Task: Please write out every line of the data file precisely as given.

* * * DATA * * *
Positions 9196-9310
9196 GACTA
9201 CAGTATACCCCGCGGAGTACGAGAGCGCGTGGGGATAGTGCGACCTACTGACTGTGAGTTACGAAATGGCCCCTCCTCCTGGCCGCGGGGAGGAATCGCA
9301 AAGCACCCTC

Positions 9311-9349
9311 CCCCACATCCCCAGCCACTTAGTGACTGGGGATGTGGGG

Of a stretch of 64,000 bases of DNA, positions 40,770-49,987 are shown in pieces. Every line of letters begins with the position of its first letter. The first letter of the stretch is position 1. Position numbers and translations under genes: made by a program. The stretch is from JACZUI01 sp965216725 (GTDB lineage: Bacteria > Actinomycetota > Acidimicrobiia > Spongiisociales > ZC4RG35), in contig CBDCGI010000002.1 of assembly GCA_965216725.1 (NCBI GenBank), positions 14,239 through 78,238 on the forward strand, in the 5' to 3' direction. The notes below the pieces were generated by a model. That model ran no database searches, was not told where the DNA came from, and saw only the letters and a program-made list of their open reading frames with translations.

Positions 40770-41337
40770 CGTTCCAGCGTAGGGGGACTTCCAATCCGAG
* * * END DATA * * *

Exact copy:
Positions 9196-9310
9196 GACTA
9201 CAGTATACCCCGCGGAGTACGAGAGCGCGTGGGGATAGTGCGACCTACTGACTGTGAGTTACGAAATGGCCCCTCCTCCTGGCCGCGGGGAGGAATCGCA
9301 AAGCACCCTC

Positions 9311-9349
9311 CCCCACATCCCCAGCCACTTAGTGACTGGGGATGTGGGG

Of a stretch of 64,000 bases of DNA, positions 40,770-49,987 are shown in pieces. Every line of letters begins with the position of its first letter. The first letter of the stretch is position 1. Position numbers and translations under genes: made by a program. The stretch is from JACZUI01 sp965216725 (GTDB lineage: Bacteria > Actinomycetota > Acidimicrobiia > Spongiisociales > ZC4RG35), in contig CBDCGI010000002.1 of assembly GCA_965216725.1 (NCBI GenBank), positions 14,239 through 78,238 on the forward strand, in the 5' to 3' direction. The notes below the pieces were generated by a model. That model ran no database searches, was not told where the DNA came from, and saw only the letters and a program-made list of their open reading frames with translations.

Positions 40770-41337
40770 CGTTCCAGCGTAGGGGGACTTCCAATCCGAG